Here, Mr Boot is wrong. Diem was a genuine Vietnamese leader, but he was also rigid and vindictive, relying on a narrow Catholic power base. By 1963 he was pointlessly cracking down on Buddhists, whose monks set themselves on fire in protest. His own pilots tried to kill him by bombing the presidential palace. Few historians think he could have saved the south. As for Lansdale, while he grasped the centrality of politics in fighting insurgencies, he was prone to wacky secret-agent schemes. A congressional investigation into CIA misconduct in 1975, after his retirement, uncovered a proposal he once made to undermine Fidel Castro by having navy ships fire special shells to make Cubans think that Christ had returned. It also accused him of condoning assassination.

Mr Boot seems to have grown less gung-ho since 2001, and he acknowledges that South Vietnam might have fallen no matter what America did. But his claim that Lansdale?s strategies represent a ?road not taken? is unconvincing. Counter-insurgency was tried, by Lansdale and others in Vietnam?including figures such as John Paul Vann and Creighton Abrams, who have featured in their own what-if books. It was tried again, in Afghanistan and Iraq, by officers like General McMaster and David Petraeus. The road has been taken. It is tortuous and exhausting, and it is not clear that it leads anywhere.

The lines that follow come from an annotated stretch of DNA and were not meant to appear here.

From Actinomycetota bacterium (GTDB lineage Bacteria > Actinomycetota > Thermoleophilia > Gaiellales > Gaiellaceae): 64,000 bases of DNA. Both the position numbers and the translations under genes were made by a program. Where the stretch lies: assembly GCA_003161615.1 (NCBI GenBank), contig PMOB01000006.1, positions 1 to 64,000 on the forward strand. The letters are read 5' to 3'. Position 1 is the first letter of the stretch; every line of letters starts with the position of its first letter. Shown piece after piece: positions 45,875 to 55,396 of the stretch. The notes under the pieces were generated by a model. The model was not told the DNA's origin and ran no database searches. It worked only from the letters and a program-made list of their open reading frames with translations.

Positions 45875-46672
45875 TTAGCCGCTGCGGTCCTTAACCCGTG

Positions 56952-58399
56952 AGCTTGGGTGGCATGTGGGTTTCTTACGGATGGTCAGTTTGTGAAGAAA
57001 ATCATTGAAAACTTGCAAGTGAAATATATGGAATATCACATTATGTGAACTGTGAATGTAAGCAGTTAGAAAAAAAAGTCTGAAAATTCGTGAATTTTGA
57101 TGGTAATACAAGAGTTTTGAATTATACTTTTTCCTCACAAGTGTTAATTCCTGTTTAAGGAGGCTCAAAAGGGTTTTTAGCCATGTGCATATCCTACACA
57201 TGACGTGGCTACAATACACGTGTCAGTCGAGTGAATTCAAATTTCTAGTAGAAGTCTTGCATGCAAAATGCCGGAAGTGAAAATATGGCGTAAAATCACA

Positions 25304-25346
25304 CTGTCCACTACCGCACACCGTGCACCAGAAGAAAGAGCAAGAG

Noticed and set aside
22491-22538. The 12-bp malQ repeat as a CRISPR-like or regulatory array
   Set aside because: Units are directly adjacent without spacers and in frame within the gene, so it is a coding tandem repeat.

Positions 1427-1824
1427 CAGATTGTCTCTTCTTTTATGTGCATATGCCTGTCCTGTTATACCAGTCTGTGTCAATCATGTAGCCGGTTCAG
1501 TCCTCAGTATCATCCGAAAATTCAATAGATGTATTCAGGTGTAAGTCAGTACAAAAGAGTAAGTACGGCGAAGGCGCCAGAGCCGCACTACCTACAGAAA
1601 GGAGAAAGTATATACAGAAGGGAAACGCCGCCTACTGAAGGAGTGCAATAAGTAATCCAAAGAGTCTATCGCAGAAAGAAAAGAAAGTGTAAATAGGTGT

This article appeared in the Books and arts section of the print edition under the headline "Wishful thinking"
« Last Edit: January 21, 2018, 01:39:18 AM by Tom Scully »


Online Tom Scully

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Re: Lansdale: A Reasonable Appraisal, vs Fever Dream Opinions on this forum
« Reply #2 on: January 22, 2018, 07:02:32 PM »
Tom, the link I posted was Plumlee's account and in the introduction he explains that this should supersede any previous accounts attributed to him due to inaccuracies misquotes etc.  We know that a lot of people's testimony has been, ignored, altered and spun in this story.  There are also a lot of citations at the end f the account.

Personally I can't blame him rom saying he didn't recognise Rosselli in 1968 as if he had admitted that he did it would not have been good for his life expectancy.  Sounds like Roselli was testing him to me.

Extraordinary claims no longer require extraordinary supporting evidence, or even any evidence?

Does anyone have any cited evidence to prove James Files account as false?

We have the forum we deserve because so many remain silent after reading the glaring
evidence of the actual level of discourse in many of the posts.

If you choose to read and remain silent, the level of discourse will remain as these examples
indicate it is at.


« Last Edit: January 22, 2018, 07:15:32 PM by Tom Scully »